Hope will no doubt be branded, but not here. We want the wild kind here, that grows up like a hardy flower in even the driest ground.


The desert in bloom.

A number of years ago, el nino caused Death Valley to bloom. So exquisite, it was even on a news site. These photos aren't as stunning, but will do in a pinch.

If Death Valley can bloom, then just about anything is possible.


Well put, Debbie, thanks.

Laure Dillon

Water hope with our tears of compassion and joy.

Ideas large and small are emerging quickly and slowly simultaneously. We understand now is the time for action because there is such great urgency on a global scale.

I think climate change ramifications will quickly become our (almost) sole subject of discusison in the very near future at every level of discussion and action. We are becoming aware that all life on Earth depends on each of us making significant changes -- globally, nationally, regionally, and personally in our community and individually to slow the changes that are upon us.

We, the people of the world, have not yet developed our global citizens' voice, nor have we come to understand what "the world we want" looks like. That conversation needs to happen via the internet and wider channels of communication -- something I am coming to think of as a "Consensus Conversation on Climate Change". Such a gathering would bring together a significant number of eminent scientists who would publicly and honestly discuss what is happening, how quickly it is happening, what actually needs to be done, and on what timetable, to slow climate change to a liveable level. The Consensus Conversation would include people from all walks of life: statesmen, thinkers, community activists, current and past elected officials, business people, educators, etc. There we would work with the scientists to reach consensus on how to make the necessary changes on a schedule that slows climate change to liveable levels.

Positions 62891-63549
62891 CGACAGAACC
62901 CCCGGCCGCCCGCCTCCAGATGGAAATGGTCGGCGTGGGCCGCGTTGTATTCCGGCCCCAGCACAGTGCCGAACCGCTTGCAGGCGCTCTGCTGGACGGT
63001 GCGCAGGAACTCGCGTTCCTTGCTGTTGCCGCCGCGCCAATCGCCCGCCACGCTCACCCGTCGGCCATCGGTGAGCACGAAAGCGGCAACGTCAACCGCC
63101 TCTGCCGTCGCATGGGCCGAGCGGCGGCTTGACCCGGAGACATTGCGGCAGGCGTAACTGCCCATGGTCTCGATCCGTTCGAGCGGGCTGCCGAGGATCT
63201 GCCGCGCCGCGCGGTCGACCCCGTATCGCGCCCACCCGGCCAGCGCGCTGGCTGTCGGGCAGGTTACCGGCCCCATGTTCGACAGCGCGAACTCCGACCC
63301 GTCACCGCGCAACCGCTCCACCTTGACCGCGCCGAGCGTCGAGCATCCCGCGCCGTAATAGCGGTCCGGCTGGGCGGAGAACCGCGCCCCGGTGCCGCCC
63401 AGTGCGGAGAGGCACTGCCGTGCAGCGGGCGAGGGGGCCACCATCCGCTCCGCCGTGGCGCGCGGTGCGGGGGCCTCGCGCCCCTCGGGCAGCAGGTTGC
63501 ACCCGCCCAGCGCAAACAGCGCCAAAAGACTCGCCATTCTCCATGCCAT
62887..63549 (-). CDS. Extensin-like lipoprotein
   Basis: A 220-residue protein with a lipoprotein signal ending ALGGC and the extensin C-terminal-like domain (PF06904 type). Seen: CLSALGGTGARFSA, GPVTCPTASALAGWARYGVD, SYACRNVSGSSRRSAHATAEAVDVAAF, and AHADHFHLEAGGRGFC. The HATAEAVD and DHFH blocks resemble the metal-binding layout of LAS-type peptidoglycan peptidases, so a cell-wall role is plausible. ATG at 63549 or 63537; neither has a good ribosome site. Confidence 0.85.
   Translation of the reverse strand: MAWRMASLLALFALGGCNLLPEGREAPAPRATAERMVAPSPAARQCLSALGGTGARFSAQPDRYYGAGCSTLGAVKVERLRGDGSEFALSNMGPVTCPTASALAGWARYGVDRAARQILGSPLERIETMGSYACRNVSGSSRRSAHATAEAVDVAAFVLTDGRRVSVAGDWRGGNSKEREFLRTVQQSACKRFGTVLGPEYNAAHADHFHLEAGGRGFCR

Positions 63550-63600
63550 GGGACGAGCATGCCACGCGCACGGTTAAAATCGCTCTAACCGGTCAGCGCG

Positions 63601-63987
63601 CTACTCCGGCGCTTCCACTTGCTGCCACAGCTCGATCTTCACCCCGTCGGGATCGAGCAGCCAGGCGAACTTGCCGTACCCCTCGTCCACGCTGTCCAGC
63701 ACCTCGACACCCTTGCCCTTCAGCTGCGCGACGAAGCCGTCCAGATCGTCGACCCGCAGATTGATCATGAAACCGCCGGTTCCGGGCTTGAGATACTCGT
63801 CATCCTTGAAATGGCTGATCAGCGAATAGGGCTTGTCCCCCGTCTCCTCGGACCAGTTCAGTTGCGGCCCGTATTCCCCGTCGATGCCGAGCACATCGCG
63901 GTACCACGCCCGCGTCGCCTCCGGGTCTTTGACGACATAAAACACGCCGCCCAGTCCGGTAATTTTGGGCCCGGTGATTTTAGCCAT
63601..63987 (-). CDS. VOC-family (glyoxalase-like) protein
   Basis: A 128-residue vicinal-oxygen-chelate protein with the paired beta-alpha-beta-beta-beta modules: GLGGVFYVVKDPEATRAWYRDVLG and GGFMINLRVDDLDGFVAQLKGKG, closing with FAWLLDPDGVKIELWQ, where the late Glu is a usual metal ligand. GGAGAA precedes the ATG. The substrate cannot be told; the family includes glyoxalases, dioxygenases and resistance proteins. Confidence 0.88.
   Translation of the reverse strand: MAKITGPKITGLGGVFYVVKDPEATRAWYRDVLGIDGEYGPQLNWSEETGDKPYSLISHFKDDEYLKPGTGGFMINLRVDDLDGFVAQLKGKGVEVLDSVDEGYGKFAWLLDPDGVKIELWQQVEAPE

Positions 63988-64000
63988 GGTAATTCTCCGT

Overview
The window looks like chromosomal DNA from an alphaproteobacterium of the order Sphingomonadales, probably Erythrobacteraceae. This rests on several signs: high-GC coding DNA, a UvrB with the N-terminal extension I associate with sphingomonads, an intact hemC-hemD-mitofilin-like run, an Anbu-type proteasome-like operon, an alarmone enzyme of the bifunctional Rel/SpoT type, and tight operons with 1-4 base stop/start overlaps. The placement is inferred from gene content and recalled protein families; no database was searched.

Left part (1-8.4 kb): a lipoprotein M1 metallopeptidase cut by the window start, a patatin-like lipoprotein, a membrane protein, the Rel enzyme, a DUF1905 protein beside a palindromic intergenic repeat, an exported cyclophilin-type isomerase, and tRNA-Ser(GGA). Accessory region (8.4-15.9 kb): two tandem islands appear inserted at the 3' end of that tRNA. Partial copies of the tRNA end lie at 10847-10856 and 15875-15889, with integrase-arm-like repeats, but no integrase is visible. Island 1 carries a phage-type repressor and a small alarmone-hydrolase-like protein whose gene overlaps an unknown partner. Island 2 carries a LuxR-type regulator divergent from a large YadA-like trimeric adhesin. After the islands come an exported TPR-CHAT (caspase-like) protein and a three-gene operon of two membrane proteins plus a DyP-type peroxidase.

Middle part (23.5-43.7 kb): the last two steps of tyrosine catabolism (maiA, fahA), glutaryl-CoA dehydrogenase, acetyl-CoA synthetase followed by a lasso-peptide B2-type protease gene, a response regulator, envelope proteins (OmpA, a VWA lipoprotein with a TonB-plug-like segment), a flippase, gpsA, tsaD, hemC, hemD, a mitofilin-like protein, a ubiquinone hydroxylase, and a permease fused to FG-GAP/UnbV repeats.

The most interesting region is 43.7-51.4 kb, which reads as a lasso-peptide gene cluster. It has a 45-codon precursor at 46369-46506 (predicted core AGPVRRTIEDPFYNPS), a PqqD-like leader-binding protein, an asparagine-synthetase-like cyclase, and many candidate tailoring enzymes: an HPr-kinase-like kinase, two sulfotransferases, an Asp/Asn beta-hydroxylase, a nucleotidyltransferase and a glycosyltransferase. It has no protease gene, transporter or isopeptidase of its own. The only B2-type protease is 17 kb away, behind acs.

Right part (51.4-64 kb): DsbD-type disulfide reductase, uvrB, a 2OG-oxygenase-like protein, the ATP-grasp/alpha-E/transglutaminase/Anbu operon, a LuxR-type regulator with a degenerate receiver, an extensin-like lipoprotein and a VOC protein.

Once such consensus is reached and we collectively understand what we face, then implementation at all levels of scale can be more easily developed, organized and activated.

Many replicable systems of every sort are needed. One such need is simplified communications and data exchange systems to organize and disseminate material. Many folks are already discussing this, both here and at Emerging Futures Network (i.e. the Data Exchange and the international network of Peace -- or Climate Change -- Centers). This is a big discussion that will surely go on for a long time.

As we discover what we must do to have a sustainable world, one that protects humans, plant and animal ecosystems on land and sea in perpetuity, we will also discover "the world we want".

Sorry, this has become lengthy. More later.


Thanks, Laure. Please do continue your thoughts here or link to them elsewhere.

Julie Caldwell